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Front brake service
#1
I have done some search and I read how to remove wheel and disc. I have torx bit and breaker bar and torque wrench.
Do you know the dimension of the torx bolts? Im thinking just to change them for a hex bolt or even an allen key bolt.
Also, in the caliper, is there any seal what I need to change? I would clean out the calipers and give them a new fluid too.
I have to do annually on my bike so I am not scared Smile
Do someone know an online part fiche webpage?
I would ask about the brands of the discs. I dont want to buy cheap, I have seen EBC for 60 a pair, I think that is reasonable. Is it worth the extra money or any 30-40 quid discs do the same mileage?
I think it is depends on the brake pads too. In my bike I use original Honda ones and they are kind for the discs and I have good stopping power. Is here the same or just buy any aftermarket pads?
I have ordered a Haynes manual, I just havent got it Smile
Thanks in advance
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#2
I would leave the calipers alone unless they are giving trouble. They are reliable enough. What torx do you mean? The one that holds the disc to the hub?
If so, you may find it sits proud and fouls the wheel.

What Honda have you got??
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#3
I have a Honda VFR 750 good old V4 Smile
I think the 2 torx at the caliper. I havent got the haynes or the car, Im just thinking and planning ahead Smile
[Image: 5020e1f9083adad8b8425af52fb0d53c.jpg]
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#4
If you can work on your Honda you can work on your Citroen lol
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#5
I would be wary of changing the caliper bolts as they will be made of a high tensile steel. Changing them for a lower spec bolt would not be advisable and I suspect you would run the risk of the bolts shearing under the stress of braking ||
[+] 2 users say Thank You to DaveH for this post
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#6
13 mm hex socket for caliper pin bolts.
   

Torx T55 for caliper frame bolts.
   
   

Torx T30 for brake disk-to-hub.
   

You don't need to change any seal in the caliper. Just check that they are free of cracks.
Then remove the caliper pins, clean and lubricate them using high temperature silicone grease.
   
[+] 1 user says Thank You to Buki for this post
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#7
(30-03-2016, 09:41 PM)Buki Wrote:  13 mm hex socket for caliper pin bolts.


Torx T55 for caliper frame bolts.



Torx T30 for brake disk-to-hub.


You don't need to change any seal in the caliper. Just check that they are free of cracks.
Then remove the caliper pins, clean and lubricate them using high temperature silicone grease.
Cheers mate, very helpful.
I dont like the silicone grease around rubber things, they are tend to swell. I use red rubber grease, safe around rubber Smile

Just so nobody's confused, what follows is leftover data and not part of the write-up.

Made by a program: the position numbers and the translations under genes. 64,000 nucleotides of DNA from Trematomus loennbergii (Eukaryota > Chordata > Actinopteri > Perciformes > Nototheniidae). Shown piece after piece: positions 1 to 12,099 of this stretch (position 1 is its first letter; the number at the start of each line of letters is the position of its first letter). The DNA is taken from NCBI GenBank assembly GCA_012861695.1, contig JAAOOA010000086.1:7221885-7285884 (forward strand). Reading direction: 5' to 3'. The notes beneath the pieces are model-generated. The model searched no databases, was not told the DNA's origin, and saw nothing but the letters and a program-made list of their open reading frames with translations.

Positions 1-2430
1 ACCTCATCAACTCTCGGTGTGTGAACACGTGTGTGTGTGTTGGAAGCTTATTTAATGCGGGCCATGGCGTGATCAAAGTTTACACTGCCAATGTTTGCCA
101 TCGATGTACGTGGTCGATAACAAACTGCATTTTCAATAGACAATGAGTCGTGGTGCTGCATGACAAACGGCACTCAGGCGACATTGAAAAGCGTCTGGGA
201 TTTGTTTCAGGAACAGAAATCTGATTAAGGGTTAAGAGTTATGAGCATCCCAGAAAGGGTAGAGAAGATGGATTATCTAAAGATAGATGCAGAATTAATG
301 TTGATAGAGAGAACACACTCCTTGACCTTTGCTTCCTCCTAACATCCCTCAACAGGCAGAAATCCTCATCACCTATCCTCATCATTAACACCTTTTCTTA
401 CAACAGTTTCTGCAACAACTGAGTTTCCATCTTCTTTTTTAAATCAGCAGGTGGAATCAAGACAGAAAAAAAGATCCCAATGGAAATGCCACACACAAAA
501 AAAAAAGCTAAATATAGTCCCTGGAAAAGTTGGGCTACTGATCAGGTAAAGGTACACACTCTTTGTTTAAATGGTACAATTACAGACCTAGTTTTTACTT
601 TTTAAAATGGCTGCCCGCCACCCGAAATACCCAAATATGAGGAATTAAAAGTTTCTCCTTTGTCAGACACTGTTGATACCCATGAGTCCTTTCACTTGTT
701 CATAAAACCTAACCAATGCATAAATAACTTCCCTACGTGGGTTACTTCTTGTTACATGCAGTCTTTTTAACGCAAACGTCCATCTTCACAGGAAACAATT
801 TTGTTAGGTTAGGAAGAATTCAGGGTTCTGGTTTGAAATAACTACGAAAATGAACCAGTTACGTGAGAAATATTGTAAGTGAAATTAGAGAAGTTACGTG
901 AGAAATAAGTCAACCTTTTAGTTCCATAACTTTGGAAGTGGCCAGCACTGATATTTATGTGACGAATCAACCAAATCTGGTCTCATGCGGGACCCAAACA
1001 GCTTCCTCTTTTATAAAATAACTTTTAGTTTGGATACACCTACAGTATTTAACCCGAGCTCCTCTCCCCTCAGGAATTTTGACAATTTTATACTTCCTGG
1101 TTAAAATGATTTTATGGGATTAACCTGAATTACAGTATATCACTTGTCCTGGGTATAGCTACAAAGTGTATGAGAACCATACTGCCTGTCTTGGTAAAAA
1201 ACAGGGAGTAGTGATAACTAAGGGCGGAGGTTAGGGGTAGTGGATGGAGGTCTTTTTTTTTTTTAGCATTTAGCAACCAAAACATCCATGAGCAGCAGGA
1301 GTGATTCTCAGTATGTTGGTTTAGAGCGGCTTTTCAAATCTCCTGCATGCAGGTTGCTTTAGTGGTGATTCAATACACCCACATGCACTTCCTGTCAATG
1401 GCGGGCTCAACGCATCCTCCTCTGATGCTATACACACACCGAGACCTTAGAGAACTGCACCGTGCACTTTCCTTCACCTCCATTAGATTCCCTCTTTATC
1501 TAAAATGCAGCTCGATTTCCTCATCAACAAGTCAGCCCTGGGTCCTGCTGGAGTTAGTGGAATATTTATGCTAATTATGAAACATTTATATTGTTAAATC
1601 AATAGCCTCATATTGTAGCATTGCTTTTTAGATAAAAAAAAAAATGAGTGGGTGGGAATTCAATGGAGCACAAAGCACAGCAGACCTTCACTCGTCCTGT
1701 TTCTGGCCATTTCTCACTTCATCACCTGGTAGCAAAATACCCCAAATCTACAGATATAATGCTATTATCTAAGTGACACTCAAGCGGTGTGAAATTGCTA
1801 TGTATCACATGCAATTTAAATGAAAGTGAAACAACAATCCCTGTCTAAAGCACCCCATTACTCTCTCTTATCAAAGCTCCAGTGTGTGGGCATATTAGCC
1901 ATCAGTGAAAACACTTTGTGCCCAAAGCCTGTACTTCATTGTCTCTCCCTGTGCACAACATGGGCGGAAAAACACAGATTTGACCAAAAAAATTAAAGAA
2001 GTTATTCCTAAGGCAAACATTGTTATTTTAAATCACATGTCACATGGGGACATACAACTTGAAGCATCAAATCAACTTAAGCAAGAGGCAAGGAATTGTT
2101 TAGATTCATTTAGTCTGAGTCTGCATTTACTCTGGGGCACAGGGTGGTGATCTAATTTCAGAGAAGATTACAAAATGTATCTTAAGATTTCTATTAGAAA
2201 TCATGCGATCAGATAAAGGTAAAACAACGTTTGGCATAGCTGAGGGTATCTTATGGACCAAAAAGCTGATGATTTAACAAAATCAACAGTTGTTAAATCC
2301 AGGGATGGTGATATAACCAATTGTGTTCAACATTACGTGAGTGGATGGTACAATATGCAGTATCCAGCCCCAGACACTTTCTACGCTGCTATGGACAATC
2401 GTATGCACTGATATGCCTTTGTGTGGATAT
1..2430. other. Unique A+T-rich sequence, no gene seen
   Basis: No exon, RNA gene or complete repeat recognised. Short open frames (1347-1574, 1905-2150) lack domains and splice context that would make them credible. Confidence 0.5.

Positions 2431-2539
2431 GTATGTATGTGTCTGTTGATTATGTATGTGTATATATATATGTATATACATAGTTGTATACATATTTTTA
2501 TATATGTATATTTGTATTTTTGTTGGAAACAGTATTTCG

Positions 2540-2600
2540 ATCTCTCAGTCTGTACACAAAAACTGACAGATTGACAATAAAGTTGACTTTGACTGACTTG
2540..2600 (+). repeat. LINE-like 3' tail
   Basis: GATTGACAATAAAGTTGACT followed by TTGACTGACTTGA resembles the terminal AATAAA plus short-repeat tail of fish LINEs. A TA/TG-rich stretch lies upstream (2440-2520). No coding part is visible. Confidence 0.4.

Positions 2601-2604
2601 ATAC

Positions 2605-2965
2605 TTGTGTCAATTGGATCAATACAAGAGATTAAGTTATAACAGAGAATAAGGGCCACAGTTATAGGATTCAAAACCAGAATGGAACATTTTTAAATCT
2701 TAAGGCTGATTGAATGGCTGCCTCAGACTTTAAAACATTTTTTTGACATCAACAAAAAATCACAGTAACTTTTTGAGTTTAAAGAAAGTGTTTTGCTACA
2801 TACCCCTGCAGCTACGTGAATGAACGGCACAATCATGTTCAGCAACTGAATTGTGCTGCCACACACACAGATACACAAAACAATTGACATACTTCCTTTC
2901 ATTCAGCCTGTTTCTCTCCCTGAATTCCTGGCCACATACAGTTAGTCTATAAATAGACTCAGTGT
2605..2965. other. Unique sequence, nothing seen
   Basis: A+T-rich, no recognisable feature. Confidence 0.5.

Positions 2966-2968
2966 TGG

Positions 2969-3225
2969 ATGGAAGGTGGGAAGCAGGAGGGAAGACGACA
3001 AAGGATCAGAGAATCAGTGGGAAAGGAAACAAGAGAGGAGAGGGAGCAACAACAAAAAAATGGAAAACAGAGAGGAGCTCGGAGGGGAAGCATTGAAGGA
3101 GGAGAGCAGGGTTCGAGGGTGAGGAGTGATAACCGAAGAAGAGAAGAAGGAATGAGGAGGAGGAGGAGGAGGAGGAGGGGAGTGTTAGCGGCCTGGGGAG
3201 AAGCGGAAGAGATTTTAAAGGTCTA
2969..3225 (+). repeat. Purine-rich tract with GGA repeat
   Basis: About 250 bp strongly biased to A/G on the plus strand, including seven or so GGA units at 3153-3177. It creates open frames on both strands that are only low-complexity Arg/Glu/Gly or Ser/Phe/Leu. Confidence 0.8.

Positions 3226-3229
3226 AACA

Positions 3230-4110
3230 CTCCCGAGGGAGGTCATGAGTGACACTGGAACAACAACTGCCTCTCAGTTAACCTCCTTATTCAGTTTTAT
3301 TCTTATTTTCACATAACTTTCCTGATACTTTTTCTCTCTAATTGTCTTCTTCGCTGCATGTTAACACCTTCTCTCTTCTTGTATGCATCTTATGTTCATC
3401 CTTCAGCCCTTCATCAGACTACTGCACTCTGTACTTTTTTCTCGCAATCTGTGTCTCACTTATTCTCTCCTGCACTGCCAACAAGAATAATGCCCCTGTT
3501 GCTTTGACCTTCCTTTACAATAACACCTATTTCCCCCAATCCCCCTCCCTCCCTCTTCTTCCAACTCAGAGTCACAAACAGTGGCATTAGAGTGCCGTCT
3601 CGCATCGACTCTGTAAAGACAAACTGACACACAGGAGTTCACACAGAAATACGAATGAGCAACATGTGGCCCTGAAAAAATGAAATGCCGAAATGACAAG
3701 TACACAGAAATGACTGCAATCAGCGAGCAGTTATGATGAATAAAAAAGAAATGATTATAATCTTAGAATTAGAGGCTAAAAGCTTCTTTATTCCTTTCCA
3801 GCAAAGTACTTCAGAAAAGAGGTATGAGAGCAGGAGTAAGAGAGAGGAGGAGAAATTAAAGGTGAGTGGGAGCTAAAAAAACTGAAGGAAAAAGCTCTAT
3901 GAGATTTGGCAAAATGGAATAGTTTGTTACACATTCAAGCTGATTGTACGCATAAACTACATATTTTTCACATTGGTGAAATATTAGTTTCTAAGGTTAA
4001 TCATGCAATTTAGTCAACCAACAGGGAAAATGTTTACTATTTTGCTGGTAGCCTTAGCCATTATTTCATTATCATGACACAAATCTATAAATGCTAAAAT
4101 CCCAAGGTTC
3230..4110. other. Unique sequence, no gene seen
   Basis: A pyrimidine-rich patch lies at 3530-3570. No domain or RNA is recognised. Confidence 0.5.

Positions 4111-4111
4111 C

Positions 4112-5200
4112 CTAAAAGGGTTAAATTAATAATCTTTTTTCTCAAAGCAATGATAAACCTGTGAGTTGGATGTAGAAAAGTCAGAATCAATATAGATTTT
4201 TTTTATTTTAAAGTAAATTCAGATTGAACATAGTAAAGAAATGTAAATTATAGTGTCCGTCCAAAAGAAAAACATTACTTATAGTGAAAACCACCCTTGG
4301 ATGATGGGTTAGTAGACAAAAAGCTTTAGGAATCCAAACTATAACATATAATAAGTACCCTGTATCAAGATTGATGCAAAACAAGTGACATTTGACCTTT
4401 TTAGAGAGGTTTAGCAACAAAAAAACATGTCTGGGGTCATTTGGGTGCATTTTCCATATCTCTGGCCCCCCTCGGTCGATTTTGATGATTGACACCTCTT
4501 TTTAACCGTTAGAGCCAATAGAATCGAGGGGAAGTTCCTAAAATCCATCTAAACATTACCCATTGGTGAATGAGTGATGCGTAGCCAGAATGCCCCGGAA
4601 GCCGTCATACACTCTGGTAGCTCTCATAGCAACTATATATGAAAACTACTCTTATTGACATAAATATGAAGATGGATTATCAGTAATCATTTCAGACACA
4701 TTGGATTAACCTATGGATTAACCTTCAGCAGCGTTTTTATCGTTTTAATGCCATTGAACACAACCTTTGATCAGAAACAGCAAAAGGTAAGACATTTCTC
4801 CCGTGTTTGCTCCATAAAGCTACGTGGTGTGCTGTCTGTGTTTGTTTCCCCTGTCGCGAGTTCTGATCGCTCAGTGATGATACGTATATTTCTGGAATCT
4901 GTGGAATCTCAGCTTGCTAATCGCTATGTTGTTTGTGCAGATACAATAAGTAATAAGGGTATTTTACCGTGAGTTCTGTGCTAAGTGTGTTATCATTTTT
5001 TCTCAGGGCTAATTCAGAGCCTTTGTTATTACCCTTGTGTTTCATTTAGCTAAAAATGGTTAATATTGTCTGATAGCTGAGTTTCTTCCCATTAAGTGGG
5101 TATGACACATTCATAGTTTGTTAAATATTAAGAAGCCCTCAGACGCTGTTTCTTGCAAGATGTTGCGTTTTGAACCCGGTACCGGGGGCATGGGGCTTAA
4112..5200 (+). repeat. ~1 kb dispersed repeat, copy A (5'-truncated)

But the another tips spot on Smile
So the caliper works the same as on my bike just bigger size Smile
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#8
Clamp your flexible pipe and undo the bleed nipple when you push the piston back. You will lose a little fluid but it saves bleeding and can damage the master cylinder seals if you force fluid back into it. The two small screws in the disc don't need to be tight they only stop it slipping when the wheel studs are out so the holes line up. Knock the torx into the carrier bolt heads well as it is only shallow and once they are burred they will need drastic measures to get them out. Silicone grease is safe on rubber, mineral grease can cause deterioration but red rubber grease is what I use as well. I have a pot which will probably last forever. Big Grin I got Ferodo pads and EBC discs for £54 when I did mine a while ago, £60 sounds a lot just for discs.
So where does this bit go then ?
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#9
Just to add that those large Torx bolts have threadlock and are very tight. Burr the torx at your peril! It's a shame they need to be removed to get the disc off, a bit of a design mistake in my opinion.
MkIII VTR 1.6hdi Modutop, Climate Pack, 16" Alloys
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#10
(31-03-2016, 08:36 AM)ffrenchie Wrote:  Clamp your flexible pipe and undo the bleed nipple when you push the piston back. You will lose a little fluid but it saves bleeding and can damage the master cylinder seals if you force fluid back into it. The two small screws in the disc don't need to be tight they only stop it slipping when the wheel studs are out so the holes line up. Knock the torx into the carrier bolt heads well as it is only shallow and once they are burred they will need drastic measures to get them out. Silicone grease is safe on rubber, mineral grease can cause deterioration but red rubber grease is what I use as well. I have a pot which will probably last forever. Big Grin I got Ferodo pads and EBC discs for £54 when I did mine a while ago, £60 sounds a lot just for discs.
Cheers, good advice, but im gonna change the fluid too because its brown and not golden colour. So Im gonna do the bleeding Smile
If I shear the torx I have a screw extractor set Big Grin
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